It is also known that the long-term prognosis and functional status of young patients who have acute myocardial infarction (MI) is not benign.  Though percutaneous coronary intervention has been done successfully in young patients with very promising short-term results; , in the long term there was need for repeat revascularization in a significant proportion of patients.  Encouraging results have been reported in young patients undergoing CABG. ,,, Lytle et al. from the Cleveland Clinic have reported excellent 5-year survival in 107 patients ≤35 years undergoing CABG. Similar encouraging results were reported by Fitzgibbon et al. in 138 men ≤39 years old.
If we want to understand the complexities of manifest CAD in the young, we need to study patients from different population subgroups in detail. Though there are studies on CAD in the young, overall there is a paucity of detailed studies from various geographical and ethnical subgroups. Also angiographic studies are very few and do not analyze the details of angiographic morphology.
Therefore, we analyzed the ethinicity, extent and severity of CAD in the very young in patients undergoing diagnostic coronary angiography in our hospital.
| Patients and Methods|| |
Two hundred consecutive patients aged ≤35 years undergoing diagnostic coronary angiography (CAG) were enrolled in the study. Relevant historical details were gathered and entered in a specially prepared questionnaire. Height and weight were measured and the body mass index (BMI) expressed as kg/m 2 was calculated. BMI more than 25 and ≤30 was considered overweight and >30 as obesity. Overnight fasting samples were obtained for the blood tests.
Diagnsotic CAG was performed from the right femoral artery using the standard percutaneous techniques. Selective left and right coronary angiograms were performed in multiple angulated views. In most cases left ventricle (LV) was entered and the left ventricular end diastolic pressure (LVEDP) was measured. LV angiography was done in the right anterior oblique projection. LV ejection fraction (EF), extent of myocardial wall motion abnormality (to assess the size of the MI), and the severity of mitral regurgitation (MR) if any were noted.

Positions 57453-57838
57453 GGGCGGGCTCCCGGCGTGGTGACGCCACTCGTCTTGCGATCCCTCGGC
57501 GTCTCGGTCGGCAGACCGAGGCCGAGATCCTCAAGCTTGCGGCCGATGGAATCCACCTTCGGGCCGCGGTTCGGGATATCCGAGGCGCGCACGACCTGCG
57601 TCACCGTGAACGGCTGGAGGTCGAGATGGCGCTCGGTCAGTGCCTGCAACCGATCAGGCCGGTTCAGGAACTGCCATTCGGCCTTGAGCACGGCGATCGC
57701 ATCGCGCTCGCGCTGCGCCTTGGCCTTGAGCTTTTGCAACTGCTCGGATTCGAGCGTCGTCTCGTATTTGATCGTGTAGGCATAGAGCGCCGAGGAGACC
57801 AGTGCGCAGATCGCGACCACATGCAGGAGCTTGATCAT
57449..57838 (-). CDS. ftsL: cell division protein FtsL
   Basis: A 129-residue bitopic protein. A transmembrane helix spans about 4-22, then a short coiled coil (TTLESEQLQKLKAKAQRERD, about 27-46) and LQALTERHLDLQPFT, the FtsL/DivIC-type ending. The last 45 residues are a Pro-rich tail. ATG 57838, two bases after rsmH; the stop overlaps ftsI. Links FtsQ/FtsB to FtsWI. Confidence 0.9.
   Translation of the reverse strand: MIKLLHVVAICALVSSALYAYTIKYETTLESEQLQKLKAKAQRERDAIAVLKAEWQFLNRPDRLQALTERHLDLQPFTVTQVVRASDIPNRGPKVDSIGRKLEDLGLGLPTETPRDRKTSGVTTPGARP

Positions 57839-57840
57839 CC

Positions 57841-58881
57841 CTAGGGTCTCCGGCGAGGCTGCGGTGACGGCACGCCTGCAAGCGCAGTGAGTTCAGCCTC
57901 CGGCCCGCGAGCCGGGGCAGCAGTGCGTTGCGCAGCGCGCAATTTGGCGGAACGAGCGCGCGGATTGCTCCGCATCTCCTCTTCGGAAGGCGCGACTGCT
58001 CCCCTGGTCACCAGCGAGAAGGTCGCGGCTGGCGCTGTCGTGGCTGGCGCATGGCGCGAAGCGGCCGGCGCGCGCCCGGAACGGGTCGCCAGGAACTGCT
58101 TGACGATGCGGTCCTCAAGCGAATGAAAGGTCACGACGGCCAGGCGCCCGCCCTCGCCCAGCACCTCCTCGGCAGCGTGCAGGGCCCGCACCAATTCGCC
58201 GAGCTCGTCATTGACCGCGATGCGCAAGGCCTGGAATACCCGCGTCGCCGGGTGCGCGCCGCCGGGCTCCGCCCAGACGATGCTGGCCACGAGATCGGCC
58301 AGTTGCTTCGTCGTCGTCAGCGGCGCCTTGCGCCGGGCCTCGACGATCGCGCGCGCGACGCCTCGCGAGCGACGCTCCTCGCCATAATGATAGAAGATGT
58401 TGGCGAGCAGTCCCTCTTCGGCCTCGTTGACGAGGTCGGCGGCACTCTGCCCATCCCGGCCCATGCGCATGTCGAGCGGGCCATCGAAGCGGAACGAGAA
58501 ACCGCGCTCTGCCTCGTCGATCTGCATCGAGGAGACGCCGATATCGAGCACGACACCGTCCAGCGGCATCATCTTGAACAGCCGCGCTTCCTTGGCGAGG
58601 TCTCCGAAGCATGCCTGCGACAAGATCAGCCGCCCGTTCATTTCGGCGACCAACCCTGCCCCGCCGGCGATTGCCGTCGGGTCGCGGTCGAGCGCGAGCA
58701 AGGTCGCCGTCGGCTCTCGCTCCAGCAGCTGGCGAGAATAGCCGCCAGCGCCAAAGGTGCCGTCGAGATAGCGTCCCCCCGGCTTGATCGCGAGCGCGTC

Detailed analysis of the angiographic images was done by two experienced interventional cardiologists. With regard to the coronary arteries attention was paid to the presence of any luminal narrowing and to the number of coronary vessels and segments involved. Morphology of the lesions and other angiographic abnormalities were also documented. Eye-balling method was used to estimate the percentage and length of the lesions. Depending on the degree and extent of regional wall motion abnormality, MI size was estimated as small, medium, or large.
Coronary artery segments studied
We evaluated the following coronary artery segments separately to assess the extent and severity of disease. Left main coronary artery, proximal, mid and distal left anterior descending (LAD) artery segments, major diagonal branches, proximal, mid and distal circumflex artery segments, major obtuse marginal branches (in addition Ramus Intermedius branch if present), proximal, mid and distal right coronary artery (RCA) segments, posterior descending artery (PDA), and posterolateral (PL) segments.
Data was entered and analyzed using SPSS version 13.
| Results|| |
Out of 6918 patients catheterized during a 36-month period, there were 200 patients ≤35 years of age. Their mean age was 31.69 (± 3.76) years with a range of 19-35 years. There were 188 males (94%) and 12 females (6%). The major proportion (68.9%) of the patients was Arabs and the rest was mostly from the Indian subcontinent.
Risk factors for CAD